When I was a kid, I spent several holiday seasons in a row rehearsing and performing in a little black box theater here in my town. The theater is still here, and has miraculously changed very little. The play was called Yonder Peasant, and the script, music, and lyrics were all lovingly crafted by the talented Joan Ackermann, who also made the cast her family every year and directed the play herself.

I was maybe 10 or 11 the first year that I participated in the play, and I was playing a part that had been filled the previous year by a woman with a tremendous set of lungs who was in her twenties. The play itself was perfect as holiday stories go, raucous and irreverently based on classic carols (Yonder Peasant himself being, if you are well versed in the lyrics of the song, a character in the second verse of Good King Wenceslas), and it all came together with a message of family, non-consumerism, and looking inside of your own self for happiness. I loved it, and when I went back to the theater as an adult (this time with Joey) to see a new cast in a revival, I still loved it.

The set was always the same, and it consisted of a tree house surrounded by as many trees as could fit in the tiny theater. There were pine boughs everywhere, and the pitch would stick to our shoes and follow us home. And so, every December, I would spend most of my life in this little tree and light filled room, staying up too late and singing my heart out.

That’s what I love about December. I love that every room smells like that theater. And I love that I can still feel what I feel then. Because it wasn’t about the play. It was about something else that Joan had figured out and captured in a way that we could all feel, and so could everyone who spent their 10 bucks on a ticket so they could sit in one of the little folding chairs tucked in between the trees. It wasn’t just Christmas. It was holiday-ness. It made perfect sense to me.

That’s what I love about December.

There are a few more things, too.

I love the music. And I’m a little funny with this one, because I have no patience for most of it. But the good stuff? I’m a sucker. And I like to sing it too. Joey and I made a little mix for you. If you’re feeling like you need it, download here, get it playing, and then come back to read the rest of this post.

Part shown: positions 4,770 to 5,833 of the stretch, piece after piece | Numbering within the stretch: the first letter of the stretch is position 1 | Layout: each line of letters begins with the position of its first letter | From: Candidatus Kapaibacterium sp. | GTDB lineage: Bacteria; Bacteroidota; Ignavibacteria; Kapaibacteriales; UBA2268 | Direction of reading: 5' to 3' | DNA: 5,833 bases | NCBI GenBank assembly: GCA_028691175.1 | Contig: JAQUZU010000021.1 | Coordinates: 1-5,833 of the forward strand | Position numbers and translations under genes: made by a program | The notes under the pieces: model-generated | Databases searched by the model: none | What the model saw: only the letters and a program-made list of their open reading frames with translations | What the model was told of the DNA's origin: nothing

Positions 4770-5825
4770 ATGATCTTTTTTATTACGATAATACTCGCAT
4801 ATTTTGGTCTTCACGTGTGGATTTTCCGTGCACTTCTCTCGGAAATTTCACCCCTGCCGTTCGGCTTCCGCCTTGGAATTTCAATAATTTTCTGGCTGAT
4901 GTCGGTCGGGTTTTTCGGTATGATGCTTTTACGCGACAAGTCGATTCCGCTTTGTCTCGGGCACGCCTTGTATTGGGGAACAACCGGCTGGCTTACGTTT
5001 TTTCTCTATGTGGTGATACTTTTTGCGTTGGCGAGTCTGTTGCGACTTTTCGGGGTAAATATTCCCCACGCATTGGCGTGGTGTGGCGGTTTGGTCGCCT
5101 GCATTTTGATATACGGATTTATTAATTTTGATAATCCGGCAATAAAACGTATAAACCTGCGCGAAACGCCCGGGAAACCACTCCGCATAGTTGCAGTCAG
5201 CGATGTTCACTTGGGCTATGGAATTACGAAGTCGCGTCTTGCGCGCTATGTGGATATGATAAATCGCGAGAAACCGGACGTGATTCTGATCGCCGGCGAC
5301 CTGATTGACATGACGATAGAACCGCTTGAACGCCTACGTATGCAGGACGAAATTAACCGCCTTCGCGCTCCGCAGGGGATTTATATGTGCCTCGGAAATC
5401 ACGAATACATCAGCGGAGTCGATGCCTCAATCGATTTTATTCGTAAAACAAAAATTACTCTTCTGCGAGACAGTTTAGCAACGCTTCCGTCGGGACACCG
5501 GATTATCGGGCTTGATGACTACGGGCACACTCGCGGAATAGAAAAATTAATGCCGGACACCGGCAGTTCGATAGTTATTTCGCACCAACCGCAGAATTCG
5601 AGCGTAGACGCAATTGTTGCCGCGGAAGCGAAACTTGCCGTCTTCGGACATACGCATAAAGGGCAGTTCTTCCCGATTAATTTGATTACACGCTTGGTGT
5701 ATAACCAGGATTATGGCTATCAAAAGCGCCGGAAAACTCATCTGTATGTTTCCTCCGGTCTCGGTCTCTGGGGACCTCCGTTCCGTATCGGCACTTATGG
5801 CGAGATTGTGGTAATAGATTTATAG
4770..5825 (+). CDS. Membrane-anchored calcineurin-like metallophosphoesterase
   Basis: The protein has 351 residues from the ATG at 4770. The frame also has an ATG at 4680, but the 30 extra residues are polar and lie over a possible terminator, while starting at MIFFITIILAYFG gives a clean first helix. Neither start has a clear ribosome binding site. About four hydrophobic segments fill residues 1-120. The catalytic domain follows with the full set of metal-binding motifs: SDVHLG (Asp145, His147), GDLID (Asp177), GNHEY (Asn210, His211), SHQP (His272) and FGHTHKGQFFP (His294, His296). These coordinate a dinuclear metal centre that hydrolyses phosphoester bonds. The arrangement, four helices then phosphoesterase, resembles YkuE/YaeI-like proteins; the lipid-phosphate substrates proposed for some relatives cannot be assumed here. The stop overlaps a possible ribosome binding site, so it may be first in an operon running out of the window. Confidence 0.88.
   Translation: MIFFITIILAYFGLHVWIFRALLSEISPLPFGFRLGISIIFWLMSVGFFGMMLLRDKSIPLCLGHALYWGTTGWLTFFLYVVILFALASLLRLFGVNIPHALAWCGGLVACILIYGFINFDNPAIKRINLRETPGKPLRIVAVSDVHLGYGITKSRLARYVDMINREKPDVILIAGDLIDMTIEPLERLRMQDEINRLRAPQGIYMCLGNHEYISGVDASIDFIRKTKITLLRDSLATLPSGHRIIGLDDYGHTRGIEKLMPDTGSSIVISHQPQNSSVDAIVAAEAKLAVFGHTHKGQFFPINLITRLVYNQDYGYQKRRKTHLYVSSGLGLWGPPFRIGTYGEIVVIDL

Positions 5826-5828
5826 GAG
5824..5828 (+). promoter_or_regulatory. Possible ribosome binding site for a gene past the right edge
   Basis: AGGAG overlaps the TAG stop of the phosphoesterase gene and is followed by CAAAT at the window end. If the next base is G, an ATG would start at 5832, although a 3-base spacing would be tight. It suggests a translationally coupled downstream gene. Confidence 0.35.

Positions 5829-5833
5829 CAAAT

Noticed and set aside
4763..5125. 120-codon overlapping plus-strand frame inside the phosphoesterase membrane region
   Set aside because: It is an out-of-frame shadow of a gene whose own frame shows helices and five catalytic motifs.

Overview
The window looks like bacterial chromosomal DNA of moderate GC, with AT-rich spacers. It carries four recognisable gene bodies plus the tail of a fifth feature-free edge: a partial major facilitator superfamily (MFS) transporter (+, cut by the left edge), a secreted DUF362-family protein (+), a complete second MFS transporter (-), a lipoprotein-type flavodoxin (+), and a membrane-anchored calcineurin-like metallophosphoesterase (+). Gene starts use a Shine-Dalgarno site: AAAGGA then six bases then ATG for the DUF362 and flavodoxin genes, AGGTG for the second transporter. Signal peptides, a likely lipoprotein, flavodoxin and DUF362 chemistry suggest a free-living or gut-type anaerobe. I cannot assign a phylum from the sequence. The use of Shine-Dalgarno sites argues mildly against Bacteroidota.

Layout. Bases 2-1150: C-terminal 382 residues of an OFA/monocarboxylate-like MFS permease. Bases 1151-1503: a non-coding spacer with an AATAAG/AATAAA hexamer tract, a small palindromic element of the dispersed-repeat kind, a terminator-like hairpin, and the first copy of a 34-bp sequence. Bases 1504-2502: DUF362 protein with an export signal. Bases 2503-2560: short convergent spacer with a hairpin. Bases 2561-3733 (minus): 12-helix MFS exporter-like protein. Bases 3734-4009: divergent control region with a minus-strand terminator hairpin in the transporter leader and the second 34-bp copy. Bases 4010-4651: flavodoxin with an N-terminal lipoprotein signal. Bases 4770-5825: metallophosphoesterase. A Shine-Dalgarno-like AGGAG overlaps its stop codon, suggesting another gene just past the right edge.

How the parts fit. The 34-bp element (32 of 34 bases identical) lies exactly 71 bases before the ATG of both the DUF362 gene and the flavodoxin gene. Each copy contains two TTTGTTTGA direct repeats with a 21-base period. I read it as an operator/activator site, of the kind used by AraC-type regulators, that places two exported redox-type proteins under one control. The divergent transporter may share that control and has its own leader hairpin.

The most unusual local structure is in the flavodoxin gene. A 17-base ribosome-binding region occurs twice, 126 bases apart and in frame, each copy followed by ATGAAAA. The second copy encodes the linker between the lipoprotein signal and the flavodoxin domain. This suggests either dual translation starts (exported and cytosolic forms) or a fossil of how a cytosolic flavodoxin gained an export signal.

I love that people seem to look each other in the eye during this time. In cold and independent New England, strangers just don’t look at each other! But in December, the rules don’t apply.

I love liquor in warm drinks. I like feeling warm and tipsy at the same time.

I love it when my kids shut me out of their room and when I walk back in, the scissors are on the floor and there are little tiny pieces of paper everywhere, but they won’t tell me what they’ve been doing.

I love gift guides! Not necessarily because I need to find something for “that friend who has everything,” but because I feel like they give me a secret glimpse into the life and desires of the writer.  Some of my favorites I’ve seen this year? Jenny and Andy’s list is pretty great, especially because it goes between a Mauveil copper roasting pan, magnetic earrings, and latkes without taking a breath. And I love Andrea’s list too, mostly because I just want to live in it (but Andrea tends to do that to me).

And my gift guide?  I’ve got my head in cookies, and granola, and creative ways to gift apple mint syrup. But if that’s not the right direction for you and the cook in your life already has all those books everyone is raving about, I’ve got another suggestion. How about an old book?

I got this book at Omnivore Books in San Francisco. Upon hearing of my interest in cheese, Celia, the owner, plucked it off the shelf and placed it in my hands. I must admit I had never heard of Helmut Ripperger and his Cookery books, but the cover won me over. They don’t make covers like this anymore. In fact, they don’t make books like this anymore, either.

Cookbooks aren’t just about food. They’re about how we live. And this one is about how we live with cheese canapes. I’m totally smitten. I want to have cocktail parties and make all of his appetizers. The book makes me imagine a world in New York City apartments when smoking was good for you and all men wore bow ties. I have never been drawn to the idea of deep frying cheese before, but, well… now I’m drawn.

Happy ides of December, friends. Hope the gifting is going well, and the holiday-ness is working its magic on you.

Baked Eggs

from Helmut Ripperger, Cheese Cookery

(I’m giving you this one word for word. It’s just too good! Even the parentheses are his- I’ll keep out of it. With apologies and gratitude to what was once George W. Stewart Publisher, and many thanks to Celia Sack.)

Make as many pieces of toast as you have guests. (Obviously you may not serve this for yourself, for the recipe plainly says “guests”). Butter the toast and break an egg on each piece, leaving the yolk intact. Arrange your toast and eggs in a buttered baking dish (I would strongly advise the “arranging” before you break your eggs) and dust generously with either Parmesan or Gruyere. Bake until the whites are set and serve at once.





  1. sarah says

    Alana! Is that the cookbook with all the recipes for welsh rarebit? I think it is! And our friend Chris brought it over the other night and we made one of the versions and I was surprised how yummy it was…


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